Poke holes in the leaves

5. Prepare a large steamer—an old wok with a trivet on the bottom works well— and have a heatproof 2-quart | 2-liter bowl ready. Wipe the lotus leaves clean on both sides. Center the leaves in the bowl (one on top of the other) with the cut stem side son the bottom and the smooth green sides facing you. Lightly pack all of the fried rice into the leaves and fold the edges of the leaves over the rice. Place an 8-inch | 20-cm wide plate over the bowl, and then flip the bowl over onto the plate. Use a chopstick to poke around 8 or so holes in the top of the leaf so that steam can escape. Set the plate in your steamer and steam the fried rice over high heat for about 20 minutes, or 30 minutes if it has been chilled.

6. To serve, cut a lid out of the top of the leaf and then set this jauntily against the rice. Serve the rice by scooping it out of the leaf at the table.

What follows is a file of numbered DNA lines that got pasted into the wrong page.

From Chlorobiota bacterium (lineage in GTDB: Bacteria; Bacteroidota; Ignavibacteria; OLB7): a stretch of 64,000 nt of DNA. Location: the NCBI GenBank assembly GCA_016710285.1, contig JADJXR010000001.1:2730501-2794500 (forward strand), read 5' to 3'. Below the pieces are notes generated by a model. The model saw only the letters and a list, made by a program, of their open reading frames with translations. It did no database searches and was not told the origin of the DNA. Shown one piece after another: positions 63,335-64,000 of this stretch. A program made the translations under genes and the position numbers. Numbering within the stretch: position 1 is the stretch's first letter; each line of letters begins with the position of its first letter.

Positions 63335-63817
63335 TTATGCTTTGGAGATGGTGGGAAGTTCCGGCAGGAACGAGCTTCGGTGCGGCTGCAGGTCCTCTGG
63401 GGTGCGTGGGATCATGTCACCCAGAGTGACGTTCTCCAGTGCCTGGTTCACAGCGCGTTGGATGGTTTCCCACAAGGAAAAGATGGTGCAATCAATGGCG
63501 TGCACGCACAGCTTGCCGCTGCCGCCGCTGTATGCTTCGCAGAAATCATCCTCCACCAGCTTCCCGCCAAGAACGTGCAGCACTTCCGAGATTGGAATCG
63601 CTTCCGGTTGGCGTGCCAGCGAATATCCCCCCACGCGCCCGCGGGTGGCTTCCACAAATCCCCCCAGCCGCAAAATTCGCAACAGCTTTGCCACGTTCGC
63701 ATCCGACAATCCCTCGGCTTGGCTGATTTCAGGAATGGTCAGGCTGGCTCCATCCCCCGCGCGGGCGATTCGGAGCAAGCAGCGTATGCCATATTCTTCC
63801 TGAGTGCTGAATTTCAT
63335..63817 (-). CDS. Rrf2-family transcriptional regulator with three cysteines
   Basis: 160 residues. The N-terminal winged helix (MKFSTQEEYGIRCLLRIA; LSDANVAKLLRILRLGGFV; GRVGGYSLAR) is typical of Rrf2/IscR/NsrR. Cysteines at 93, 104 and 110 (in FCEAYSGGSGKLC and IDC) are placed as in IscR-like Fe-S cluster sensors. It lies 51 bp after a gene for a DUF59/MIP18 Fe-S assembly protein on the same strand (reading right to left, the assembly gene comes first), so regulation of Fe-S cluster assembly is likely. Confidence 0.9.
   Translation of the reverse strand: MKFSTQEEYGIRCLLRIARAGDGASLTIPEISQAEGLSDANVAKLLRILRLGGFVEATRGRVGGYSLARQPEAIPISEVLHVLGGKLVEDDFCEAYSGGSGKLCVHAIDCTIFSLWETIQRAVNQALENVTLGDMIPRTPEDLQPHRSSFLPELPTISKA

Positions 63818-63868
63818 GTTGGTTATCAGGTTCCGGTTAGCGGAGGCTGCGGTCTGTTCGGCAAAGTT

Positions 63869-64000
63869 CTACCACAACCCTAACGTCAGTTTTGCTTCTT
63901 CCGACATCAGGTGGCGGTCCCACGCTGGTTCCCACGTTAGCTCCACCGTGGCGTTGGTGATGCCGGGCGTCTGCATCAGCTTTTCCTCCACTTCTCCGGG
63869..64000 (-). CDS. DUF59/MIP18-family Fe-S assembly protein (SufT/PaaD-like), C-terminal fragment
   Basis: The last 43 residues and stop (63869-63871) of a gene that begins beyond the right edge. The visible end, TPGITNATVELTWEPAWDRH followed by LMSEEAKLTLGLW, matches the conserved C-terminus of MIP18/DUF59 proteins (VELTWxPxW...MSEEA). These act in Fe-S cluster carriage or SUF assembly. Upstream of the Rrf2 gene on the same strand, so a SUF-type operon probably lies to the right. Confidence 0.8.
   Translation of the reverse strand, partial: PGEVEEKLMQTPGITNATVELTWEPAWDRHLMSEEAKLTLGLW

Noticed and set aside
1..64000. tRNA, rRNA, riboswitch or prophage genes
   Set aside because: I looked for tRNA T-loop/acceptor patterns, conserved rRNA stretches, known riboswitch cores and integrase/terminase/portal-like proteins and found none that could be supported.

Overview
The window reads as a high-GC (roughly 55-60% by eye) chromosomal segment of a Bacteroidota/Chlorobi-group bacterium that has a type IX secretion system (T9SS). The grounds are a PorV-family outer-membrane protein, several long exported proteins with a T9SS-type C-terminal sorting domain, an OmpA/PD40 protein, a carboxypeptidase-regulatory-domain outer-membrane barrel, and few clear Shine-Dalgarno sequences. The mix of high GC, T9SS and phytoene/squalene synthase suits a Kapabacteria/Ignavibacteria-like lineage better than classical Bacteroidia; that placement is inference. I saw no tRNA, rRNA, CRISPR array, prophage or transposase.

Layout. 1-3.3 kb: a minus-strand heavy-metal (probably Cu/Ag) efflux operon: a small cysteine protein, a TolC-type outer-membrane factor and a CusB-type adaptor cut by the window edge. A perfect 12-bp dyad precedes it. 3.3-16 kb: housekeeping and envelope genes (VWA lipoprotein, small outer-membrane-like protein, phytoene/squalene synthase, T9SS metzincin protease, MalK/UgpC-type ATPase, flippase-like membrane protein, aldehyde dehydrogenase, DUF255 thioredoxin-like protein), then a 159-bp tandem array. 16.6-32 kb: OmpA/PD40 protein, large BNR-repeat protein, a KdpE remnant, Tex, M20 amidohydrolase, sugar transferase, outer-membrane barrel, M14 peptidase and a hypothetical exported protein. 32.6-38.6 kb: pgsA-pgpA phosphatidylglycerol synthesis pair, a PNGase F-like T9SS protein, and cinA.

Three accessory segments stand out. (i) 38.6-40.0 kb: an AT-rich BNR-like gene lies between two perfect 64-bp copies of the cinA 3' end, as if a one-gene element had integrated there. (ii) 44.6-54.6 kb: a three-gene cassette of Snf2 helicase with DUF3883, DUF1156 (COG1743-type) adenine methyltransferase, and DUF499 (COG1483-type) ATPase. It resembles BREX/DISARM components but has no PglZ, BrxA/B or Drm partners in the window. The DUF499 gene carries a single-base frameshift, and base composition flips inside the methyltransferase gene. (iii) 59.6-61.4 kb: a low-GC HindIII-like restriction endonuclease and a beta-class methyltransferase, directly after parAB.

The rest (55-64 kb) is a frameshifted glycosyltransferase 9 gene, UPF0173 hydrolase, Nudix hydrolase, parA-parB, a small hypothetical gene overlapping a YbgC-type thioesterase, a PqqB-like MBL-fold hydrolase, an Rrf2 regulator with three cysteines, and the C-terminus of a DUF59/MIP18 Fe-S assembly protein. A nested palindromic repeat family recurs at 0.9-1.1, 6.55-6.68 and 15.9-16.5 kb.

Tips
Cut open the top

Any good quality rice works well in this dish. I like California-grown sushi rice or Thai jasmine rice, but whatever you like will do. Be sure not to add any oil or butter or salt to this. You just want plain old rice here. 

Soak a couple of extra leaves here because it's hard to tell how perfect the leaves are while they're dry, and so sometimes they will look a bit ratty once they're plumped up. I like to use two leaves here just to ensure that the rice is safely contained. 


Vegans and vegetarians should feel more than welcome to substitute whatever looks good. A variety of fresh and dried mushrooms would be great, as well as braised doufu, more vegetables, and so forth. Really, just think of this as spruced-up fried rice and let your imagination take over.

2 comments:

  1. Oh, this is so, so taste of home <3 It is a very popular restaurant dish here in SE Asia actually, especially for celebration dinners (especially Lunar New Year! Which is coming up!) and you're right, it is a spectacular dish when done right. I've been away from the blog for a while busying around with life, and it's so lovely to jump back in and see this!

    (We'll be having this during New Year - a friend has a little restaurant which serves absolutely amazing food, and Lotus Leaf Rice is a specialty of the chef. I'll try get a picture of it for you!)

    ReplyDelete